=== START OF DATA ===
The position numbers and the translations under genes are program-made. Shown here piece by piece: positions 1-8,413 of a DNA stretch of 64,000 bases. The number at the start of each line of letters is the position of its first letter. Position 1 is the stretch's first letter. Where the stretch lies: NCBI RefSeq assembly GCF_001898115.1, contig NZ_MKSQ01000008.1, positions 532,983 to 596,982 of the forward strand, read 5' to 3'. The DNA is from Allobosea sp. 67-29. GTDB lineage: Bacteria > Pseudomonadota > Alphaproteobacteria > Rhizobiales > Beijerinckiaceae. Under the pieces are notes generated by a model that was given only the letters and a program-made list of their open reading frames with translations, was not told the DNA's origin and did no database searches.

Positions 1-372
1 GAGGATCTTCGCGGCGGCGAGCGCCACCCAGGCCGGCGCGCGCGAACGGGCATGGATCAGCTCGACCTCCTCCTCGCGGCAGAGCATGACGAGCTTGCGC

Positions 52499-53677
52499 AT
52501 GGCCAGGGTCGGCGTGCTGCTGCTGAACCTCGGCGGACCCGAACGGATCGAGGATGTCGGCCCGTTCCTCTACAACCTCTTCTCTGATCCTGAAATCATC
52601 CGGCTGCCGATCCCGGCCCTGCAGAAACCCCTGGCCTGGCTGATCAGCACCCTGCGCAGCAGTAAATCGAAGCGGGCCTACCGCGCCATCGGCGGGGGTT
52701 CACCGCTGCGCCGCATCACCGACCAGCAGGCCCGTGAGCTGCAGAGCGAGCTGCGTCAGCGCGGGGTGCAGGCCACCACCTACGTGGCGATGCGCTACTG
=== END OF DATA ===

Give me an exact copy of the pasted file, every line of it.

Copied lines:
The position numbers and the translations under genes are program-made. Shown here piece by piece: positions 1-8,413 of a DNA stretch of 64,000 bases. The number at the start of each line of letters is the position of its first letter. Position 1 is the stretch's first letter. Where the stretch lies: NCBI RefSeq assembly GCF_001898115.1, contig NZ_MKSQ01000008.1, positions 532,983 to 596,982 of the forward strand, read 5' to 3'. The DNA is from Allobosea sp. 67-29. GTDB lineage: Bacteria > Pseudomonadota > Alphaproteobacteria > Rhizobiales > Beijerinckiaceae. Under the pieces are notes generated by a model that was given only the letters and a program-made list of their open reading frames with translations, was not told the DNA's origin and did no database searches.

Positions 1-372
1 GAGGATCTTCGCGGCGGCGAGCGCCACCCAGGCCGGCGCGCGCGAACGGGCATGGATCAGCTCGACCTCCTCCTCGCGGCAGAGCATGACGAGCTTGCGC

Positions 52499-53677
52499 AT
52501 GGCCAGGGTCGGCGTGCTGCTGCTGAACCTCGGCGGACCCGAACGGATCGAGGATGTCGGCCCGTTCCTCTACAACCTCTTCTCTGATCCTGAAATCATC
52601 CGGCTGCCGATCCCGGCCCTGCAGAAACCCCTGGCCTGGCTGATCAGCACCCTGCGCAGCAGTAAATCGAAGCGGGCCTACCGCGCCATCGGCGGGGGTT
52701 CACCGCTGCGCCGCATCACCGACCAGCAGGCCCGTGAGCTGCAGAGCGAGCTGCGTCAGCGCGGGGTGCAGGCCACCACCTACGTGGCGATGCGCTACTG